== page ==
OFFERING Designated offerings from us all, and our Eleanor Timpany Missionary Society, support the work of Darrell & Laura Lee Bustin, in Rwanda (Africa). They work closely with the Association of Baptist Churches of Rwanda. Darrell’s primary focus is in pastoral training and church leadership development. Laura Lee is responsible for overseeing the administrative details for the short-term mission (SENT) teams that come to Rwanda. We also support Laura Lee and Darrell with our prayers and attention to their ministry. The Bustins are right now in Canada, for a period of ‘home assignment.’ Read more here.

PRAYERS God of good and perfect gifts, we give You thanks for your servants, Darrell and Laura Lee, who have been serving in Rwanda. As they are blessed, back home in Canada right now, may those who continue their work back in Africa be blessed. We dedicate all the offerings we give, of money and prayer, in the name of Jesus. 

We rejoice also in the gifts of summertime. While we have peace and ease, here, we remember, Creator, those in the world whose crops are failing, whose economies are collapsing, and whose health is ruined. May our own farmers, health care workers, merchants, police and first responders be strengthened for their work, day by day. 

Saviour, who unites the slave and the free, all the nations, and all creation: we rejoice in freedom this weekend. But prejudice and injustice still go on. We give thanks for the first people’s of this land, millennia ago. But understanding and respect are still lacking among us who are white. Let there be listening ears for the stories told by those who have been oppressed, stereotyped, or racially profiled. Open our ears to listen.

God of love, who casts out all fear, take us, and those who are fearful and anxious, to a new place of calm, of grace, of truth. Show us ways to live in an epidemic, ways that strengthen and build up one another, in body and in soul. Make our hopeful longings for gathering together again fit with You will for us, what is best for all. Guide us.

And guide those who are especially isolated in this time. Those who already were ill, or weak, or weary, or alone. Guide them into the lives of others, who may bless them.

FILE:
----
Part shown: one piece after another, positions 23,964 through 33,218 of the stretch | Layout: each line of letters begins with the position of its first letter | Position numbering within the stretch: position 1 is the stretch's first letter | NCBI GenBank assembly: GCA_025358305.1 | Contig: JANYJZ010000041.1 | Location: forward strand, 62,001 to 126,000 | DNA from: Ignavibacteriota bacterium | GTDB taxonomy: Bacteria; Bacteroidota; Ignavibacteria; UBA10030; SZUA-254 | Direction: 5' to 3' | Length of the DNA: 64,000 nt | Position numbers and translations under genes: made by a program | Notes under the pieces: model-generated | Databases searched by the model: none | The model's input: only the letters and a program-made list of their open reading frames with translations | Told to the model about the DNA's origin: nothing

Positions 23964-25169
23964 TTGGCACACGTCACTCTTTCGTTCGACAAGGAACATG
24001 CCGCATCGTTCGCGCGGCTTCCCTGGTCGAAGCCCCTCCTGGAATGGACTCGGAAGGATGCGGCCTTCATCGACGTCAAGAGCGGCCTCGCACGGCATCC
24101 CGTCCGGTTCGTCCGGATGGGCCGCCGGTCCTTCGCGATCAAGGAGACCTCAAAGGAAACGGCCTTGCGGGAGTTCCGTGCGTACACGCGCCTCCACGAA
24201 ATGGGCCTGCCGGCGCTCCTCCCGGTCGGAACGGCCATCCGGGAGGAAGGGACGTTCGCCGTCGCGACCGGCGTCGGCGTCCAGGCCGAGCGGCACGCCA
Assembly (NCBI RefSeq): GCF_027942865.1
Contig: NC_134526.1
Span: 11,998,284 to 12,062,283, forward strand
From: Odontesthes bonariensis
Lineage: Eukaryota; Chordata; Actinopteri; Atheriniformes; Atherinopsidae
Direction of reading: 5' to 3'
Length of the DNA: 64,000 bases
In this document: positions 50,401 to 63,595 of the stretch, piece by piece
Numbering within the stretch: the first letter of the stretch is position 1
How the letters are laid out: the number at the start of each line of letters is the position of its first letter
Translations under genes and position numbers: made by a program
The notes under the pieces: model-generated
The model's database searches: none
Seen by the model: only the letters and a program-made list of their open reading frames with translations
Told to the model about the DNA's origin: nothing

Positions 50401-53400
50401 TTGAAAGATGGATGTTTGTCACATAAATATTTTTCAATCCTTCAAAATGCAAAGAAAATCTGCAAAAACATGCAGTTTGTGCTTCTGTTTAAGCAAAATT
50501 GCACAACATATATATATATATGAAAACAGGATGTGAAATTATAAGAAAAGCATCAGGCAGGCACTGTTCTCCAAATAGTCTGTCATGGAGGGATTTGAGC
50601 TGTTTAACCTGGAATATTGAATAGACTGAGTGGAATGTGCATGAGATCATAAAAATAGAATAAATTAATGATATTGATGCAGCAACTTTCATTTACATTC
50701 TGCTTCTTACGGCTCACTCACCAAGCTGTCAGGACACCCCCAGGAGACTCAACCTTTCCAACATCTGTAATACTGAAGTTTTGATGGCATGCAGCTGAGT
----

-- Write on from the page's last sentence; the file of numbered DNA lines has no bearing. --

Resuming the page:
Hearer of Prayer, You have heard through these months of isolation our concerns for those who, by staying at home, face more danger, rather than more safety. Those who suffer domestic abuse and violence, those who feel trapped and unsafe, those whose mental health suffers greatly in these days, we cry out for them. “How long, O Lord?” Let there be help; let there be mercy.

And so may we all, like Abraham and Sarah of old, still be the blessing people, with a holy blessing to share with the whole world. Good News is for all, for every one; we rejoice! This is Your grace! This is Your power! This is Your love! In Christ, AMEN.

HYMN # 663 Stand Up, Stand Up for Jesus’

Big choir, big instruments, big congregation, big hymn!

Jesus said to His disciples:
“Peace I leave with you;
my peace I give to you.
I do not give to you as the world gives.
Do not let your hearts be troubled,
and do not let them be afraid.”


Canadian Hymn Sing

(Rom 6:5-11; Ps 121; Mtt 10:40-42) J G White

Sunday, July 2, 2017, UBC Digby

Romans 6:5-11  Quite a few Sundays this summer will will hear from the book of Romans.  I will use some of the verses suggested by the Revised Common Lectionary, a list of readings for each Sunday of the year.

In today’s text, we ponder what it means to be one with God, united in Christ Jesus, as Paul puts it here.  It is made clear what we already know.  Our existence has life and death in it.  So, the story of Jesus is the story of God in life and in death.  

I was back to Windsor, where I used to live, on Wednesday.  Went to a friend’s deathbead at the Windsor Hospital.  She was already unconscious, unresponsive.  A woman of great vitality and creativity, in her final chapter.  We were close neighbours for seven years, in the same apartment house.  She also sat in a pew in front of my pulpit there.  

Interestingly, she would talk with me privately about how she disliked most funerals.  She actually disliked all the talk about resurrection and eternal life.  Did not really believe in the whole ‘life after death’ thing.

I appreciated her honesty; and it did not bother me.  To die and then live with Christ is beyond our explaining, and whatever I think about it, or my friend thought about it, it will be what it will be when this life ends, by God’s grace.